Germany’s Merkel calls for human rights dialogue with China to resume

German Chancellor Angela Merkel (C) looks on next to economy and finance policy advisor of the German Chancellor Lars-Hendrik Roeller (R) in front of a screen showing Chinese Premier Li Keqiang (on screen, L) and German Chancellor Angela Merkel (onscreen, R) during the beginning of a virtual plenary session of the 6th German-Chinese government consultations in Berlin, Germany, 28 April 2021. [EPA-EFE/CLEMENS BILAN / POOL]

German Chancellor Angela Merkel has called for dialogue with Beijing on human rights to resume as soon as possible, in her last government consultations with China as leader of Europe’s biggest economy.

Merkel said the regular consultations had during her nearly 16 years in power improved cooperation on issues from climate change to business and had at times covered areas of disagreement such as human rights and Hong Kong.

“It’s an exchange that covers the common ground, but sometimes also different points of view,” Merkel said in a statement after a video call with Chinese Premier Li Keqiang on Wednesday (28 April). The sixth round of consultations also included 25 government ministers.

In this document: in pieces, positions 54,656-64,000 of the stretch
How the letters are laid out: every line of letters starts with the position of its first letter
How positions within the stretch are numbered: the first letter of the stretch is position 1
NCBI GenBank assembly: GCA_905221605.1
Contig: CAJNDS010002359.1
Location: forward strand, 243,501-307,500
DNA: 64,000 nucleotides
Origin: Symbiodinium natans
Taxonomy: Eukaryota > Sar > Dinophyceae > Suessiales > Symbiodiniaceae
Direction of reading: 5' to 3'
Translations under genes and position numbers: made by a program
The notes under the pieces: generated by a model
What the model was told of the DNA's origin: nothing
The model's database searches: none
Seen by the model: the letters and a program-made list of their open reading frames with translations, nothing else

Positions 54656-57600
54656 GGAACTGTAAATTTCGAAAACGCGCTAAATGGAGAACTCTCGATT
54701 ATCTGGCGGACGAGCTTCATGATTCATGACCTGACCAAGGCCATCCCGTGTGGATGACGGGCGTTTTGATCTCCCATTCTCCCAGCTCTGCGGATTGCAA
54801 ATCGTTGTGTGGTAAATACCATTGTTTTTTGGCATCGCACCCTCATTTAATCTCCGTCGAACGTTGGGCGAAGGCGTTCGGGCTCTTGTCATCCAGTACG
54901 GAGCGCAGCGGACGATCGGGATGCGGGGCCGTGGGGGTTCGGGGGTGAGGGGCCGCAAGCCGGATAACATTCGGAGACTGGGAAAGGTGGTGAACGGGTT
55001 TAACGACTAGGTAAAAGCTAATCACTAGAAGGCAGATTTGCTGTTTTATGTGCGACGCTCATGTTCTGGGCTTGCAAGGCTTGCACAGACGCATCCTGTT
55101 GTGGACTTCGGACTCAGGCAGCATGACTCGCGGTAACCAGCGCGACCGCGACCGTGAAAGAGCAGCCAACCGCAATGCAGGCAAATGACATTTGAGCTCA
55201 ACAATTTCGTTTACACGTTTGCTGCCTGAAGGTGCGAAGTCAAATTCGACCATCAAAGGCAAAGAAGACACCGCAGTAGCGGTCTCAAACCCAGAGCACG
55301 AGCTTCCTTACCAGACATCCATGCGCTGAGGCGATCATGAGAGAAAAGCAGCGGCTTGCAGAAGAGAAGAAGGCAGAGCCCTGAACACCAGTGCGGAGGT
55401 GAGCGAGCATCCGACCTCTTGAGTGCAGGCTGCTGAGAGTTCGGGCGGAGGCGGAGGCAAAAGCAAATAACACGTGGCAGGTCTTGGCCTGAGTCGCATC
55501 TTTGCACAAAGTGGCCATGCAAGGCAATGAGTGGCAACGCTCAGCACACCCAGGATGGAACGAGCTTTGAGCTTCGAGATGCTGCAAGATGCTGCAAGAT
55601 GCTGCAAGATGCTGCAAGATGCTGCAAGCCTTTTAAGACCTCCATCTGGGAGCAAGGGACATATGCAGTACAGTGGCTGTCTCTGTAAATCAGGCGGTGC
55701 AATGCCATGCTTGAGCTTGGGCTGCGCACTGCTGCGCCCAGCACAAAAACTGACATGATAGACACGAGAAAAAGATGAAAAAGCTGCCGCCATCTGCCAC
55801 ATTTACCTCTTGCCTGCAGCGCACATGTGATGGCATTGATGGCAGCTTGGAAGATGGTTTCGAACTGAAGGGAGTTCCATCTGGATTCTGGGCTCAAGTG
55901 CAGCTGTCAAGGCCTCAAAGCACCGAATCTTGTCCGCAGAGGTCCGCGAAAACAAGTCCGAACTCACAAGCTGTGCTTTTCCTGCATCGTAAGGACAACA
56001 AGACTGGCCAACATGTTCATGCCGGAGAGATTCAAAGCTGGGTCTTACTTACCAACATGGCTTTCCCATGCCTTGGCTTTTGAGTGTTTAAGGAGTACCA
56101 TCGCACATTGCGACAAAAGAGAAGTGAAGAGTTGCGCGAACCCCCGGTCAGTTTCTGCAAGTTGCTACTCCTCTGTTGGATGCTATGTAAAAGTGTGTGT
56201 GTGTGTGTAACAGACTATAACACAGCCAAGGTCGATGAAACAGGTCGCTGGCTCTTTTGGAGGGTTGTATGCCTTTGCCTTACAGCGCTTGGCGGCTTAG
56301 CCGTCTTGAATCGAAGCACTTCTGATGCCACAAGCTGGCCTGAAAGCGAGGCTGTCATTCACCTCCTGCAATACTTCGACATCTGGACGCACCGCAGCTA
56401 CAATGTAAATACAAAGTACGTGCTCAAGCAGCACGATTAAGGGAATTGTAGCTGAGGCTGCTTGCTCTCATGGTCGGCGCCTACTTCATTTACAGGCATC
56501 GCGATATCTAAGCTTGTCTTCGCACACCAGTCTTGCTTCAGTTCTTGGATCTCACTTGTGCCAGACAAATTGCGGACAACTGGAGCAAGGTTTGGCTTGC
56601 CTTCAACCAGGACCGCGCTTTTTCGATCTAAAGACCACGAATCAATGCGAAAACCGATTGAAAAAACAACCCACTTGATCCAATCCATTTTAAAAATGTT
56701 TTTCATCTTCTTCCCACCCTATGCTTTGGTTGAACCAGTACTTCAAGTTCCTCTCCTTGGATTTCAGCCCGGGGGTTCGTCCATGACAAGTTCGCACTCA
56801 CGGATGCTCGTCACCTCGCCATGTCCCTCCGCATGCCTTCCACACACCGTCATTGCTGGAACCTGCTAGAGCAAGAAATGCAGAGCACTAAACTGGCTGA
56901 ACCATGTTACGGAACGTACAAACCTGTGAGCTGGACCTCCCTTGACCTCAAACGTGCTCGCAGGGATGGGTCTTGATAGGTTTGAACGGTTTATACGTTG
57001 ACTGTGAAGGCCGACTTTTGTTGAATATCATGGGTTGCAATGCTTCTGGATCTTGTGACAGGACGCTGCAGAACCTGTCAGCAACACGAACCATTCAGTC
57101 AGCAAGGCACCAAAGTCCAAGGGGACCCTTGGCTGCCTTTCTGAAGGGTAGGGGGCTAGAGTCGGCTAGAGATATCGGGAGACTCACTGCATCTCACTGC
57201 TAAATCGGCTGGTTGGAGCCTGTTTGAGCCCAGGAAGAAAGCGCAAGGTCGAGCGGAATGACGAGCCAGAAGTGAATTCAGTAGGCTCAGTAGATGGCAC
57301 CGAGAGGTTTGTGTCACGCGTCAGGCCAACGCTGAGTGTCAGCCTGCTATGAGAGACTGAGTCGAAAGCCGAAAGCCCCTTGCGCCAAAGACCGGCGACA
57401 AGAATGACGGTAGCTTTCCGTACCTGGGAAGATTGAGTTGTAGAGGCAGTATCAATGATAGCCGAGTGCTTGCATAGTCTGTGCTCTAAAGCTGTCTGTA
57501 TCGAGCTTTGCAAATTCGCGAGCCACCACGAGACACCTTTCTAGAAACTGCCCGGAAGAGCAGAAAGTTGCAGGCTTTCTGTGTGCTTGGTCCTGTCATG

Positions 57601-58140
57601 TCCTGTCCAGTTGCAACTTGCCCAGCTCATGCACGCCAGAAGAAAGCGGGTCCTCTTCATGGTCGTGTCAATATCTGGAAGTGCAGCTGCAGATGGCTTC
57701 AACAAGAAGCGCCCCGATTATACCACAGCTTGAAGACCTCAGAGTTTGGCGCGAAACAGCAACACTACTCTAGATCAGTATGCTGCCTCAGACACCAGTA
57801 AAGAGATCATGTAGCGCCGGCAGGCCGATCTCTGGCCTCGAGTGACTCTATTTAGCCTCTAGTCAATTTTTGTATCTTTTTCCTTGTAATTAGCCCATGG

“I would hope that we could also get the human rights dialogue going again as soon as possible,” said Merkel, who is not running in a federal election in September.

A Chinese foreign ministry statement acknowledged Beijing and Berlin have different views on some issues but did not mention human rights dialogue. It called for mutual respect of core interests and communication on the basis of non-interference.

Li said China and Germany should demonstrate “cooperation and unity” in their push for global economic recovery, according to the foreign ministry statement.

The two countries signed a range of cooperation agreements in areas from health to research and transport.

China is Germany’s most important trading partner for goods with trade volume of over 212 billion euros in 2020.

During the consultations, Joe Kaeser, head of the Asia-Pacific Committee of German Business, underlined the importance of China for German companies.

However, he also said firms had concerns about requirements for local data storage in China, restrictions on cross-border data transfer and complained that foreign firms were not treated equally in the awarding of contracts by state-owned companies.

Merkel said she hoped the government talks would continue after she leaves office.

“These will be my last government consultations. But I hope that they will not be the last government consultations between China and Germany,” said Merkel.

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